The World Health Organization has acknowledged that the COVID-19 pandemic is transitioning out of being a global emergency – and for the most part, the world is starting to move on. Schools are back in session, most countries have eased travel restrictions and many health care providers have dropped mask requirements.
As positive as these developments are, the nightmare is in its early days for the estimated 300,000 children in the United States whose parent or primary caregiver died of COVID-19.
Regardless of the cause, the death of a parent in childhood increases risk for depression, anxiety, academic failure and substance misuse into adolescence and adulthood – among other negative outcomes – which are amplified when their grief is unaddressed or unattended to. That said, navigating the loss of a parent to COVID-19 can be especially challenging due to social norms, pandemic-related restrictions and political polarization.
We know that COVID-19 dramatically altered the academic, social and mental health lives of all youth. In fact, in 2021, U.S. Surgeon General Vivek Murthy issued a 42-page advisory, "Protecting Youth Mental Health," calling attention to the urgent public health challenges our youth now face as a result of the global pandemic.
More than a million people have died of the pandemic in the United States, and deaths from COVID-19 still approach 1,600 a week. We know that COVID-19 deaths disproportionately affect communities of color, as well as those in rural and lower-income communities.
In addition to coping with a parent’s death, many families were unable to comfort their dying family member or hold a memorial service to honor their loved ones. For families already struggling with financial issues, food or housing insecurity, or preexisting emotional health difficulties, the devastation of a parent’s death became even more immediate and far-reaching.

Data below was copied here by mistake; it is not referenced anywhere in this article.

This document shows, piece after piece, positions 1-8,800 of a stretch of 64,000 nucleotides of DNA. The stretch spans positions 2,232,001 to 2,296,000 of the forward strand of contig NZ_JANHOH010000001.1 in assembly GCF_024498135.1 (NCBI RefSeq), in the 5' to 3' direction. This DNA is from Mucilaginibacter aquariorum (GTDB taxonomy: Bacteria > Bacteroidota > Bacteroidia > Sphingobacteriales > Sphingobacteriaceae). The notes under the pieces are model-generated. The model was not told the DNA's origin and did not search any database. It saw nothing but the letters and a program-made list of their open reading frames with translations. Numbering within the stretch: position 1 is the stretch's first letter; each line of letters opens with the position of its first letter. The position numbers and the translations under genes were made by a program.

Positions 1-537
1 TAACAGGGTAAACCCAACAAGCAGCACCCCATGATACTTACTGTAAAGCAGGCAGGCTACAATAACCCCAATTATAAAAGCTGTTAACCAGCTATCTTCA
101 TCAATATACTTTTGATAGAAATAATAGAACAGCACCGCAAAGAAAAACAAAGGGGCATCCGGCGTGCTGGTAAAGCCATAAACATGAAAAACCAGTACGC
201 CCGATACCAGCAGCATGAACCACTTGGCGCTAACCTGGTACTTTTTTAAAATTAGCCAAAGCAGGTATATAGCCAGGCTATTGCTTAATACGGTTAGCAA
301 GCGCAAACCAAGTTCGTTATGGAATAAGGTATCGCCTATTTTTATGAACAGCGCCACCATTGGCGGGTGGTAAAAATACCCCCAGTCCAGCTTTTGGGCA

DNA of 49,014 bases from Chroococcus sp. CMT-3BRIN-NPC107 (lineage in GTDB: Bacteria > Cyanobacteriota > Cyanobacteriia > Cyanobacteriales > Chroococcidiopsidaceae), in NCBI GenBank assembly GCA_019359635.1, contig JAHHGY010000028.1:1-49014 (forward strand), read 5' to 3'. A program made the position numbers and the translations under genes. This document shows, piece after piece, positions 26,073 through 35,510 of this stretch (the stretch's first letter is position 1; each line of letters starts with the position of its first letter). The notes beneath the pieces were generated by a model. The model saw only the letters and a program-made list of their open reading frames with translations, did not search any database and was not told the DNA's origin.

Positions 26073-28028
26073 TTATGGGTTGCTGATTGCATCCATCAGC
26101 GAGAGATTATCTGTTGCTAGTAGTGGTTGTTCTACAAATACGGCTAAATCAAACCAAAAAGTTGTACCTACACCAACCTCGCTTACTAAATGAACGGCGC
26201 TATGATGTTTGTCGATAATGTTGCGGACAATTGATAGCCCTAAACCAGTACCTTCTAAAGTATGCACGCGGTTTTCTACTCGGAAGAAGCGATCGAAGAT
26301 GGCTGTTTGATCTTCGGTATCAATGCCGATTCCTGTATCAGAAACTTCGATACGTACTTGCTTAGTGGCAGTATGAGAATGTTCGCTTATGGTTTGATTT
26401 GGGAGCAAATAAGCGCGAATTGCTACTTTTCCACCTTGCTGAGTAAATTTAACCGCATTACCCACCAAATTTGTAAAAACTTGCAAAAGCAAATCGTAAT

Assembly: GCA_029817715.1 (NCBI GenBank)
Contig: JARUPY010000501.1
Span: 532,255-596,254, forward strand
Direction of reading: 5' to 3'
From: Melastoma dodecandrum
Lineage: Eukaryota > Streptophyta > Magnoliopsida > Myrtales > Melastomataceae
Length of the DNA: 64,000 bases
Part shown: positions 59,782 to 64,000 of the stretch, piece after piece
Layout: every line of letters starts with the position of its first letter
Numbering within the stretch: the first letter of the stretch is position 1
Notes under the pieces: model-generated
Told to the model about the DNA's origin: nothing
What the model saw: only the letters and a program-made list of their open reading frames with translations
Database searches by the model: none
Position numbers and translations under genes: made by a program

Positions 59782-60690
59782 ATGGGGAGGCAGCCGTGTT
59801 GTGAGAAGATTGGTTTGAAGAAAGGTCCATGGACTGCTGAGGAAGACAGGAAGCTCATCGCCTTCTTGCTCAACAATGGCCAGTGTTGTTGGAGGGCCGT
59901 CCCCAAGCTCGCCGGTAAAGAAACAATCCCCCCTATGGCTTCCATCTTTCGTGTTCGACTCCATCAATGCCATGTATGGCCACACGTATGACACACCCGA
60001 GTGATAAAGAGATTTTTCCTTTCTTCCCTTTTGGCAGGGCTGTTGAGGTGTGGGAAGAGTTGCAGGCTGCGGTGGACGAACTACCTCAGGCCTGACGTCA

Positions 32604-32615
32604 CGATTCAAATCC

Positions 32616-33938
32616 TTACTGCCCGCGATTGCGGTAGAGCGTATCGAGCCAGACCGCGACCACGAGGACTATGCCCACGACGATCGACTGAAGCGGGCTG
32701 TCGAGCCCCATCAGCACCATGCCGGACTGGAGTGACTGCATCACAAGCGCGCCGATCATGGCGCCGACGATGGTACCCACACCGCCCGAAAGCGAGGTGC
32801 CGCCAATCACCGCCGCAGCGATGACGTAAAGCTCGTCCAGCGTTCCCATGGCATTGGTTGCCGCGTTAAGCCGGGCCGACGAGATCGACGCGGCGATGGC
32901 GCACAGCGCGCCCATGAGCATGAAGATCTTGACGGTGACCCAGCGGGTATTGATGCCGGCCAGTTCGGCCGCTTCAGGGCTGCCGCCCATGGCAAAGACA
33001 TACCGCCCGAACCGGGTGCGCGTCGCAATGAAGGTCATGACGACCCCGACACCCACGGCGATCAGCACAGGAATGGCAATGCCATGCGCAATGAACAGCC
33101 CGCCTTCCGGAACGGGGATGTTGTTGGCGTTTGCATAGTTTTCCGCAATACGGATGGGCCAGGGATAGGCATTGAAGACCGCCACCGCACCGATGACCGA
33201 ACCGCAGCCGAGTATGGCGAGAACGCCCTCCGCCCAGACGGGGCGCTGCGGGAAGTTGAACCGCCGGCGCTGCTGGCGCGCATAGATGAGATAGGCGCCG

Children and families who had a parent die of COVID-19 often experience social stigma driven by political polarization about pandemic causes and restrictions, and they have had to field intrusive questions or statements: Were they vaccinated? Did she have preexisting conditions? You know COVID-19 wasn’t real, right?
Even as the world has largely moved on from the pandemic, social isolation is still felt by children whose grief has been marginalized in this way.
The question now becomes, who is helping these children? To date, there are no federal policies in place – and this must change.
In the meantime, Dougy Center, members of the National Alliance for Children’s Grief and other nonprofits are providing specialized services that include peer grief support groups, counseling and camps to children orphaned by COVID-19 – as well as those who’ve had parents die from accidents, illnesses, suicide and homicide.
Services include the “After a Death from COVID-19” online toolkit, which features 40 free resources available in English and Spanish. The toolkit was made possible through a generous grant from the Brave of Heart Fund, which provides charitable grants and emotional support services to families of front-line health care workers, volunteers and support staff whose lives were lost in the fight against COVID-19.
Dougy Center was founded in 1982 and became the first peer support grief program for children and their families. In addition to its in-person and online resources, Dougy Center’s model has been replicated more than 500 times in organizations around the world.
Resources to support children, teens and their families who have lost a parent or family member to COVID-19 are available – yet more help will be needed as these youths attempt to adapt to the changes their parent’s death has imposed.
We must continue to support them: Their future – and ours – depends on it.
Donna L. Schuurman is the senior director of advocacy and education at Dougy Center, and served as the executive director of the Dougy Center from 1991-2015. She's the author of "Never the Same: Coming to Terms with the Death of a Parent."